HIV-associated neurocognitive disorders (HAND) persist in the era of combination antiretroviral therapy (cART). Proof of HIV latency in human CNS is currently lacking, despite continued high prevalence of HIV- associated neurologic disease and increasing recognition of CNS viral escape in people stably suppressed with cART. One of the major issues regarding CNS HIV in need for study is HIV integration. With other words, whether CNS HIV integration has biologically significant impact, contributing to pathogenesis? Issues of CNS functional deficit are further complicated by the co-registered epidemic of opiate and other substance use disorders (SUD) in people living with HIV/AIDS (PLWHA), as SUD also have profound impact on CNS function, and potentially on HIV latency. Nowhere in the CNS is this more evident than in the neuroanatomic overlap of HIV and SUD in striatonigral dopaminergic circuitry and frontostriatal projections, sites of predilection for functional and neurobiologic disease as well as for increased burden of HIV infection. Accordingly, directly utilizing brain tissues in these regions, from neurologically well-characterized HIV-infected individuals with and without SUD, the goal of this application will be: (i) to replicate for brain some of the emerging genomic mechanisms recently discovered in peripheral cells, linking HIV host genome integration and virus latency to nuclear topography and open chromatin; (ii) to explore whether HIV signatures in transcriptomes and epigenomes in dopaminergic circuitry is associated with prospectively monitored neurological status in the years before death and exposure to drug of abuse; (iii) explore HIV expression and integration in potential reservoir cells of the brain, including microglia and astrocytes derived from HIV+ brain at autopsy and (iv) explore the impact of substance history on HIV integration and activity in primary microglial cultures derived from HIV- brains at autopsy and (vi) expose primary microglia in culture to drugs of abuse and HIV. The innovative experiments proposed here are expected to offer novel insights into epigenomic landscapes in specific brain cells and explore potential links between neurogenomic status of the infected brain and neurological and cognitive symptoms and substance abuse. While recognizing the high-risk aspects, these analyses will nevertheless have predictable, high gain benefits in understanding the complex neurobiology underlying HIV-associated CNS disease in PLWHA and SUD.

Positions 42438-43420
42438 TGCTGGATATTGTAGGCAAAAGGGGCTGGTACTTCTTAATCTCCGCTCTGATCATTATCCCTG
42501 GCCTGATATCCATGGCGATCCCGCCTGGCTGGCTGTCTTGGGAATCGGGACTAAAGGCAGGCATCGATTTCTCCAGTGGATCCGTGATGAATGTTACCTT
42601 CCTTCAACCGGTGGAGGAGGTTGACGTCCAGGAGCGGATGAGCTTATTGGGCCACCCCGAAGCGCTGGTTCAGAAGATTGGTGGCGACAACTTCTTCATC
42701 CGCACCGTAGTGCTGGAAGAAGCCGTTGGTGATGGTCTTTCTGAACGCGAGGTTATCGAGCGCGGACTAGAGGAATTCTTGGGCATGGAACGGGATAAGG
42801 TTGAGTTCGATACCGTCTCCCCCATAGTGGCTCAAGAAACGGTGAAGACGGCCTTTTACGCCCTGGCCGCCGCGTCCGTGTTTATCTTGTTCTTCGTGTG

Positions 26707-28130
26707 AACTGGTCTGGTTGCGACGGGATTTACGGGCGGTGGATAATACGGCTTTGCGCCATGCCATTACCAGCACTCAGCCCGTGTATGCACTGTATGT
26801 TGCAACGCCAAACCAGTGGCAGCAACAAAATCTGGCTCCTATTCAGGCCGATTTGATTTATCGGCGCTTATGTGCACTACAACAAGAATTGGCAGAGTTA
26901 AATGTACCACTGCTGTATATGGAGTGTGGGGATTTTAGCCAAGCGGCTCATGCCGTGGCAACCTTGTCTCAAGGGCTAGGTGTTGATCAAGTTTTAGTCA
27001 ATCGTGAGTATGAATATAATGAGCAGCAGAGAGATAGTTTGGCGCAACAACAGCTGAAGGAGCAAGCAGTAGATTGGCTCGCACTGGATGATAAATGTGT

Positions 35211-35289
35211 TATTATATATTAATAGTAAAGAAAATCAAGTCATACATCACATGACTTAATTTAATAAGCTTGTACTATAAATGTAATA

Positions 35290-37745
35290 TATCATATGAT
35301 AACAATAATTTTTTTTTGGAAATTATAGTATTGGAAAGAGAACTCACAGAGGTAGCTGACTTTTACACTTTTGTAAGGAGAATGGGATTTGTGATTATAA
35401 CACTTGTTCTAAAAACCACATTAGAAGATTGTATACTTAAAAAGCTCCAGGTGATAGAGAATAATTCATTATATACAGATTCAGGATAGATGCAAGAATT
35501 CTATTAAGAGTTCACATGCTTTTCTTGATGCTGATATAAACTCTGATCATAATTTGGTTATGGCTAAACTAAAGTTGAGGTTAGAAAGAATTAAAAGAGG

Little is known how HIV affects the brain in the era of combination antiretroviral therapy, and how drug abuse, including cocaine and opiates, could be detrimental to the HIV infected brain. Our project, using human tissues from the Manhattan HIV Brain Bank, will explore genome organization and function in specific brain cells and neural circuits of the HIV infected brain in the context of opiate or cocaine abuse.